Originally Posted by psjofors
Comparing Office and iWorks, Keynote is far superior to PowerPoint in any aspect; Pages is less powerful then Word, but has all the main features and is much less confusing; Numbers may be less powerful then Excel, but has some really niftily features that speeds up simple spreadsheet work.
Agreed. I'd used PowerPoint in the past, but just for simple presentations. When I started having to actually give full presentations, I decided to try Keynote and found it quick and easy and makes much
better-looking presentations (partially it's because of the way the Mac anti-aliases fonts, but also just because Keynote makes it much easier for placing options and creating transitions). When I had to collaborate on a few presentations recently with co-workers who were using PCs, I found myself back in PowerPoint. I realised that beating my head against a wall repeatedly was far more enjoyable. Everything just takes so much longer in PP. Editing multiple objects takes many many round-trips through dialogs that can be done far more quickly and intuitively using Keynote's inspector pane. ...and with multiple inspectors up, the job is even that much faster.
Pages long ago replaced Word as my editor. It's layout functions are light-years ahead of Word's. Word isn't bad, I just find Pages preferable. I love Numbers for its take on laying out worksheets free-form, but is still missing some very needed features (such as Auto Filter and acknowledging that sorts should ignore the header).
Originally Posted by slapppy
NeoOffice woks great. Stable and fast enough. Can open MS files, even when meta data embeded that Office for Mac fails to open.
I have MS Office 2008 on my Mini at the office, but for the most part only use it because of Entourage. For Word and Excel files I use NeoOffice.
Originally Posted by jazzguru
Does 2008 support VBA, or was 2004 the last version to support it?
Nope. 2008 recognises macros but will not run them. The MBU at MSFT has recognised this is a huge barrier and has announced that the next version of Office will again support macros.
My guess is that porting Office from CodeWarrior over to xcode and from Carbon to Cocoa was such a huge undertaking that they simply didn't have the time to include support for VBA. Either that or (dons cynical hat) monkey boy didn't want to leave in that bit of incentive for business users to switch to the Mac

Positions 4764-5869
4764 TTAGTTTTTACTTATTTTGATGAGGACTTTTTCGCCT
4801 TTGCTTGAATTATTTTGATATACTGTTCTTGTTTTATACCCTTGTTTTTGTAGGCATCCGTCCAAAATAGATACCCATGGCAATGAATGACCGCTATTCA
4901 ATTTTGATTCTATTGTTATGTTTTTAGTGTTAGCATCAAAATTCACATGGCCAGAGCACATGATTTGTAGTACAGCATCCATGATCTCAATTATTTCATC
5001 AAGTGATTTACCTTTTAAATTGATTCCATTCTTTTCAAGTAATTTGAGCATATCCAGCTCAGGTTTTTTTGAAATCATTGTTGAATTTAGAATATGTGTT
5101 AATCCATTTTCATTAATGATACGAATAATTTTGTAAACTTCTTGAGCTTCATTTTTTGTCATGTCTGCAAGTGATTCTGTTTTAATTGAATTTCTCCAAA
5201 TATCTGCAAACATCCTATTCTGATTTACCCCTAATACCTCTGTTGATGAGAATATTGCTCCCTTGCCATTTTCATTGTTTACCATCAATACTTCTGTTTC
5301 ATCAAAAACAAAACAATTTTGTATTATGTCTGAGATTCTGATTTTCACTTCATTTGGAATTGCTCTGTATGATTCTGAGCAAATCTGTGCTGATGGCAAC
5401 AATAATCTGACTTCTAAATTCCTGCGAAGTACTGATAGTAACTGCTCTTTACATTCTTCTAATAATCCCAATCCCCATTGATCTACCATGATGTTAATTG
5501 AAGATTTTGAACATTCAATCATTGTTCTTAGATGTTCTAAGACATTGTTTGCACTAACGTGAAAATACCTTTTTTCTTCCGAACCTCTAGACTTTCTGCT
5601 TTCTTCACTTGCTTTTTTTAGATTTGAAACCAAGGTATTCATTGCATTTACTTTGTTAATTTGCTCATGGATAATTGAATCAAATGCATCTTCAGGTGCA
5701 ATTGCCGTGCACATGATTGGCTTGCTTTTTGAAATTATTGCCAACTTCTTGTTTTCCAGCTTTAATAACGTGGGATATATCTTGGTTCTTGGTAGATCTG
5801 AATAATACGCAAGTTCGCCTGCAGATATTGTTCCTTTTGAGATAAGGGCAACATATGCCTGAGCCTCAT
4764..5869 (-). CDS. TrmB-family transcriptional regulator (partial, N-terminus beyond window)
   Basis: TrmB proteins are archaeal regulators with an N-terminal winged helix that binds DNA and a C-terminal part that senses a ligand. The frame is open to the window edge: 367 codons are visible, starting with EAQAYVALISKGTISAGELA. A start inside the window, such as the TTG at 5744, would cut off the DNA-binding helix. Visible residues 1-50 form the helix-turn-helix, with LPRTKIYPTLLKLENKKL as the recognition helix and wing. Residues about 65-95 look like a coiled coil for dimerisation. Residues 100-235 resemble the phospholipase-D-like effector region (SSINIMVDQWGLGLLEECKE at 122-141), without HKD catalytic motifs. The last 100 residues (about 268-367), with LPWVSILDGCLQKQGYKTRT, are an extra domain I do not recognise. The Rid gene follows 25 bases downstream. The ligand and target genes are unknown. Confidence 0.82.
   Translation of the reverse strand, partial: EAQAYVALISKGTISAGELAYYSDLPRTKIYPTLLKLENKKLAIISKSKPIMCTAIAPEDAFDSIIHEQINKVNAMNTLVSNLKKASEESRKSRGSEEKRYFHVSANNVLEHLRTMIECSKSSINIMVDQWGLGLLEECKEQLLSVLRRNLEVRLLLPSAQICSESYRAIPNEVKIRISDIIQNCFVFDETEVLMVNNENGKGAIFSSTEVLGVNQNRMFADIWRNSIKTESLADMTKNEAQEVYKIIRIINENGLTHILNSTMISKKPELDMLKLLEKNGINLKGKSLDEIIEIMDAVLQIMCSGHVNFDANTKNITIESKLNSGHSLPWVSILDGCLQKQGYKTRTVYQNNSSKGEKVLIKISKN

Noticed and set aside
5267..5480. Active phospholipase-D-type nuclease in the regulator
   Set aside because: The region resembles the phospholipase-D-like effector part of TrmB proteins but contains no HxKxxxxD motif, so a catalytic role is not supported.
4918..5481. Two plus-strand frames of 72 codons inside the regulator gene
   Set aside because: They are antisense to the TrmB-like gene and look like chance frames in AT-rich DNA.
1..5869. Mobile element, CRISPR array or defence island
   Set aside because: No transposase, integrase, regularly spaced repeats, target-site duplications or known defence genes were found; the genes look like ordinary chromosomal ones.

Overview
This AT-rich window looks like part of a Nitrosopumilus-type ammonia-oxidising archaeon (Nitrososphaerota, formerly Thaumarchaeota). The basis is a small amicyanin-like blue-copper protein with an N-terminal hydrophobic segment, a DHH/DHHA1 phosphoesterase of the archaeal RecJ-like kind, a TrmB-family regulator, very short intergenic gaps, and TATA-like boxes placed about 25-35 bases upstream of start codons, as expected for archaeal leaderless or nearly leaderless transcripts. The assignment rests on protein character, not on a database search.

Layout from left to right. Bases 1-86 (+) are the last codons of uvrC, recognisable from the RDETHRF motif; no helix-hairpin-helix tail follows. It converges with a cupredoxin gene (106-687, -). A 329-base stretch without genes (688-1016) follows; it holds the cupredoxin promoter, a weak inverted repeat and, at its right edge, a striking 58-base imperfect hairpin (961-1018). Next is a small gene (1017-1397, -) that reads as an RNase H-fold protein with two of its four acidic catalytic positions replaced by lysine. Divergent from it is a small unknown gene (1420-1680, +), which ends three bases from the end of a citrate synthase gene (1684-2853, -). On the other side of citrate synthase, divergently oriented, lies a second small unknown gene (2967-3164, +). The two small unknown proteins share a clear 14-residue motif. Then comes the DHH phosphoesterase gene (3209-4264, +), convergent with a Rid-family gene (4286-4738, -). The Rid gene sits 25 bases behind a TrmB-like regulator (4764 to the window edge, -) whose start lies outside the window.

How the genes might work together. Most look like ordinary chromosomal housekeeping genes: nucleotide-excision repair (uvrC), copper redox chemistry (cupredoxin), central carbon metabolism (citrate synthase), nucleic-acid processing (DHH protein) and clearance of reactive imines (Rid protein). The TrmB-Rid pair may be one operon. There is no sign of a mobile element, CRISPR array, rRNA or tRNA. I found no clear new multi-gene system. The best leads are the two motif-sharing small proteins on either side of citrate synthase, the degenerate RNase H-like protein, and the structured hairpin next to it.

Originally Posted by teckstud
Mac Office is unbelievable compared to the Windows version. I've used both Excel and Word now for 10 years for MAc. You're in for a treat if you've only used the Windows version. The look and feel of it in OSX is just sublime. And totally compatible with any files from the PC.
I still use the Windows versions during the day at work and email files home all the time then use the MAC version- no problems.
Well I don't know about totally
compatible. Have you tried opening up Word documents that use forms? Those often times don't render very well on my machine, and scrolling through a form is horrendously painful. Also, I don't believe that embedded documents work quite right (as in, an Excel worksheet embedded into a Word document, ala OLE, or whatever the current name for DDE/OLE is). And forget about an Excel spreadsheet linked to an Access or ODBC database. That's pretty well guaranteed not to work correctly--at least if you want live data.
Point taken though that most common documents do work just fine.
Originally Posted by cdyates
I hear the mac version is as good - if not better than the windows version, but that's a lot of lettuce for office software.
Better is quite a subjective term. I don't know that I'd say it's better. Entourage has some nice functionality, some of which is not available in the Windows Outlook client. One feature alone (which I've mentioned elsewhere before) is absolutely fantastic--the project center. It takes some advance setting up, but it's a great way to organise projects and their associated tasks. For example, if you go through you contact list and associate the appropriate people with their projects, then any emails you receive will automatically be organised into the project center. Any attachments included in those emails will be organised into the project's folder within the project center. Likewise for meeting invites and calendar entries. This is all done automatically for any emails sent from contacts associated with a project, and of course you can also flag items manually.
I found it very powerful when I was taking a class, for example. All of the due dates and homework assignment handouts were easily found from within the project center, as was the history of emails sent and received.
However, equally as bad is the fact that while Entourage can properly display html and rtf formatted messages, it cannot create (or even properly edit/forward) them. If you receive a message with tables (or even tab stops), when you forward or reply to that message, that formatting will be lost and the message will become an absolute mess. Likewise you cannot create hyperlinks in a message.
What's odd is you can work around much of this limitation by creating the message as a Word document, formatting it (including tables, hyperlinks, etc), and then using mail merge to send the (Word-formatted) message as an HTML-formatted document.
I seriously hope Microsoft takes care of this in the next release. Even Netscape Mail (circa-1997) had the ability to send messages with full html formatting.
That said, if there was an alternative to Entourage (which Snow Leopard may provide), then I'd have no
reason to have Microsoft Office on my Mac. I don't have it on my laptop, and have never missed it.